SEEDAN Urges FG to Pay Up Outstanding N10.4bn GES Scheme Debt
The Seed Entrepreneurs Association of Nigeria (SEEDAN) have called on the Federal Government to clear the outstanding N10.4 billion owed its members that participated in the 2014/2015 Growth Enhancement Support (GES) Scheme.
Mr Richard Olafare, the President, SEEDAN, said this at a workshop on ethics and financial standards for seed producers in Abuja on Thursday.
According to him, the Federal Government has paid N6 billion out of the N16 billion outstanding debt owed input suppliers under the defunct GES scheme.
“The immediate past administration left over N16 billion as debt from farm inputs, including fertilisers supplied under the GES scheme. But President Muhammadu Buhari’s administration has been paying us in bits, leaving an outstanding balance of N10.4 billion, which we hope to get before the expiration of this administration.”
“When the sum of N6 billion was released, the seed companies didn’t get up to N1 billion. We have been begging and lobbying to see if we can get the money paid soon, so we can continue our businesses. Most of us collected bank loans to participate in the scheme and the banks have been on our neck to pay off the loans,’’ Olafare said.
The News Agency of Nigeria (NAN) reports that the GES scheme was initiated by the immediate past Minister of Agriculture, Dr Akinwumi Adesina, for Nigerian farmers.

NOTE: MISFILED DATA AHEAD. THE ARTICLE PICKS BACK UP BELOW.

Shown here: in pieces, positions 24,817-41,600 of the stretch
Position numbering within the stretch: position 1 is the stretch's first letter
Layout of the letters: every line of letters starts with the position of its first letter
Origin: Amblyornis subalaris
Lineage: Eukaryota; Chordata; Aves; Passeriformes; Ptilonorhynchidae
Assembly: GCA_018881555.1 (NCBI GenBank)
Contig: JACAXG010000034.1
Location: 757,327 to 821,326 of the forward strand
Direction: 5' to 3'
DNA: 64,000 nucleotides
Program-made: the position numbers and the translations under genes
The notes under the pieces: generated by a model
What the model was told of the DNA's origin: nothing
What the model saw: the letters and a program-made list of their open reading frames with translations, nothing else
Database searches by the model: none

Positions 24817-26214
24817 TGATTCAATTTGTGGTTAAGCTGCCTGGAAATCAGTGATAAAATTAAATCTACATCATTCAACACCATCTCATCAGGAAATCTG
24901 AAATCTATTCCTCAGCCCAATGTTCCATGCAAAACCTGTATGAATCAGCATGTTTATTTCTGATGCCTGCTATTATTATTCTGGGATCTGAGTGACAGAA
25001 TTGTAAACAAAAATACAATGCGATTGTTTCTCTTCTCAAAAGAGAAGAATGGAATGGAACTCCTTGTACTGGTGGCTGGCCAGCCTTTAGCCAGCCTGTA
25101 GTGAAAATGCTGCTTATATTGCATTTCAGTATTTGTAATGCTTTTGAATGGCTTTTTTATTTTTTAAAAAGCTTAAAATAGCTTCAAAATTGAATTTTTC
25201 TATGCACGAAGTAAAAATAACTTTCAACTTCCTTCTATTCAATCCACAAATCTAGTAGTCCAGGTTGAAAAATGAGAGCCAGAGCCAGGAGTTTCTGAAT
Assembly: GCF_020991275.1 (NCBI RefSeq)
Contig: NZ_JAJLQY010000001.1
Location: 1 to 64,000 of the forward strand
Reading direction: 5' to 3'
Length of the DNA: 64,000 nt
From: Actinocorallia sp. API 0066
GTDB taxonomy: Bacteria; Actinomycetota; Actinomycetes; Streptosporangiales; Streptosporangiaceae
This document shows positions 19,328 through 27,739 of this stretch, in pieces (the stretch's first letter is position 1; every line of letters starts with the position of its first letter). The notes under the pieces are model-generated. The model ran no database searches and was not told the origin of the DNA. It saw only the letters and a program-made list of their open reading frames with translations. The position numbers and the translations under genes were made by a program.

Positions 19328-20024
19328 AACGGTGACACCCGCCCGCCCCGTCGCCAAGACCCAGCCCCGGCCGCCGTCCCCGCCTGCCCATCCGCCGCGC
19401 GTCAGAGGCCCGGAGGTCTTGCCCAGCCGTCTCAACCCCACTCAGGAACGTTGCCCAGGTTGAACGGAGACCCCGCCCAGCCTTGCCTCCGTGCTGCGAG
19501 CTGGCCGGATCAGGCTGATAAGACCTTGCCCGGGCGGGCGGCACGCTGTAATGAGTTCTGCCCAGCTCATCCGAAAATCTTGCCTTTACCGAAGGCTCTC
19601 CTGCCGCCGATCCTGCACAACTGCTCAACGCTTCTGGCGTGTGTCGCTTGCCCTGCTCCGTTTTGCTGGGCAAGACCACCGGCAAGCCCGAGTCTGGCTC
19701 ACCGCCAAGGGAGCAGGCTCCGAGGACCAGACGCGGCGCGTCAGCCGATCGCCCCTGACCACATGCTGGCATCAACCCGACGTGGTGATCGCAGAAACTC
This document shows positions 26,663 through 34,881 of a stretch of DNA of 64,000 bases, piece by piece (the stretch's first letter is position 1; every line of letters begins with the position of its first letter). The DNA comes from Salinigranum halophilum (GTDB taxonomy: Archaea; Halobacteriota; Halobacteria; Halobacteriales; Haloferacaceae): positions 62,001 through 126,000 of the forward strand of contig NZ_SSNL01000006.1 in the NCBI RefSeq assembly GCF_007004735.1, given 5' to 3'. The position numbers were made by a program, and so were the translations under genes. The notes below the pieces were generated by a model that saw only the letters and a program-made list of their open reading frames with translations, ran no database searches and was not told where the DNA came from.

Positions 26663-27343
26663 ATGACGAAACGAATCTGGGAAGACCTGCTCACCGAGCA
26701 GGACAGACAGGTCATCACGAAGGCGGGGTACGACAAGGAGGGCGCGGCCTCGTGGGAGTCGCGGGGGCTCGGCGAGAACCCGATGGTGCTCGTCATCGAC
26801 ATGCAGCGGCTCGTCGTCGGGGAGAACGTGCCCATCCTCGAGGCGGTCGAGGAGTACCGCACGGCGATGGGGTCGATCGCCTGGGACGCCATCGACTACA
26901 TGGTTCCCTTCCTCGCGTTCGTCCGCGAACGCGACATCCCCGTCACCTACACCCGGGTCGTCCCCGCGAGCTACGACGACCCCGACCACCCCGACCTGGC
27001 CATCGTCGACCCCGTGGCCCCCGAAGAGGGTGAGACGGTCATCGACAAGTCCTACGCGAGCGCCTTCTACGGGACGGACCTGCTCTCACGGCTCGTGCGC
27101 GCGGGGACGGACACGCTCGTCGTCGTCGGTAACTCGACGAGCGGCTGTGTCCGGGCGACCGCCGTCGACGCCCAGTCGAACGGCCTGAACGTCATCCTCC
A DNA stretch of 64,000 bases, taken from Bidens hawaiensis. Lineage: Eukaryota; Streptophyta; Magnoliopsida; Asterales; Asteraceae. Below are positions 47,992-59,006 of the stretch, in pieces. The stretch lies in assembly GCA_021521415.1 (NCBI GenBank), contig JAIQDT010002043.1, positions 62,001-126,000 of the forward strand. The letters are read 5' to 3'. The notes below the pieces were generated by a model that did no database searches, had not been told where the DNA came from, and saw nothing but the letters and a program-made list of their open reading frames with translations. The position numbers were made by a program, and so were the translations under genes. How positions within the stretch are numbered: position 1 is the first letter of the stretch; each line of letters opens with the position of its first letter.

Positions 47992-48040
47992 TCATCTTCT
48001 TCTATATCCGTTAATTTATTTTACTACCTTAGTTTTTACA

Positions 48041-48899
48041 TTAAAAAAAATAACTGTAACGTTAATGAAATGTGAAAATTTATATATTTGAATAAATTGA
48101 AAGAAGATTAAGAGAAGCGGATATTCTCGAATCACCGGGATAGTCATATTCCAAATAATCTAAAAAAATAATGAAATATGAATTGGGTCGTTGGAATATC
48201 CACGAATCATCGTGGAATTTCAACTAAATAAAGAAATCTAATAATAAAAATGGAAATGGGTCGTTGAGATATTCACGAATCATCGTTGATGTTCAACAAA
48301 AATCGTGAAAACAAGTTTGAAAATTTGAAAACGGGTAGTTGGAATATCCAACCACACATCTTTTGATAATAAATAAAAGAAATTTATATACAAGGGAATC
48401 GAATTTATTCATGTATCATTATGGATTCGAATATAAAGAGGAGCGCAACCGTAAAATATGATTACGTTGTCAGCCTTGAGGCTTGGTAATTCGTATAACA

GES was a farm support initiative through which registered farmers had access to quality seeds, fertilisers and agro-chemicals at 50 per cent subsidised price.
The scheme was, however, bedeviled by many challenges, including supply of substandard inputs to farmers.
This forced the current administration to scrap and replace it with the Agricultural Inputs and Mechanisation Scheme (AIMS).
The SEEDAN president said the association was doing everything possible to help the seed industry access funding, and by extension assure farmers of quality seeds.
Olafare said that the association ensured that its members complied with laid-down standards and regulations in the supply of inputs to farmers to protect the industry.
He said that the workshop tagged: Ethics and Financial Standards for Seed Producers- Panacea to Sustainable Quality Seed Production, was aimed at equipping industry players with technical capacities to ensure food security.
“We want to make sure that they have access to quality early generating seeds and finance by going all out to see how we can get access to seed funding, either through the Central Bank of Nigeria (CBN) or private investors,’’ Olafare said.
Dr Philip Ojo, the Director-General, National Agricultural Seed Council (NASC) said that measures were being taken to ensure that the seed entrepreneurs were paid in due time.
“We, under the umbrella of the Ministry of Agriculture, Chief Audu Ogbeh with the representative of SEEDAN, have met with CBN governor to address this pending debt owed by the previous government.”
“The country is talking about food security. However, we can’t achieve food security without seed security. When the seed is secured then you have good production practices. I am happy the minister is on top of the issue. These are some of the things in place to ensure this problem is out behind us,’’ Ojo said.
Hon. Dandutse Mohammed, the Chairman, House of Representatives Committee on FCT Judiciary, urged the Nigeria Incentive-Based Risk-Sharing System for Agricultural Lending (NIRSAL) to work closely with NASC.
Mohammed said that this would ensure that only quality seeds were supplied “to avoid future failures in terms of planting and food production’’.
He threatened to drag NIRSAL before anti-graft agencies or the National Assembly if it failed in its responsibility of engaging only registered seed companies. (NAN)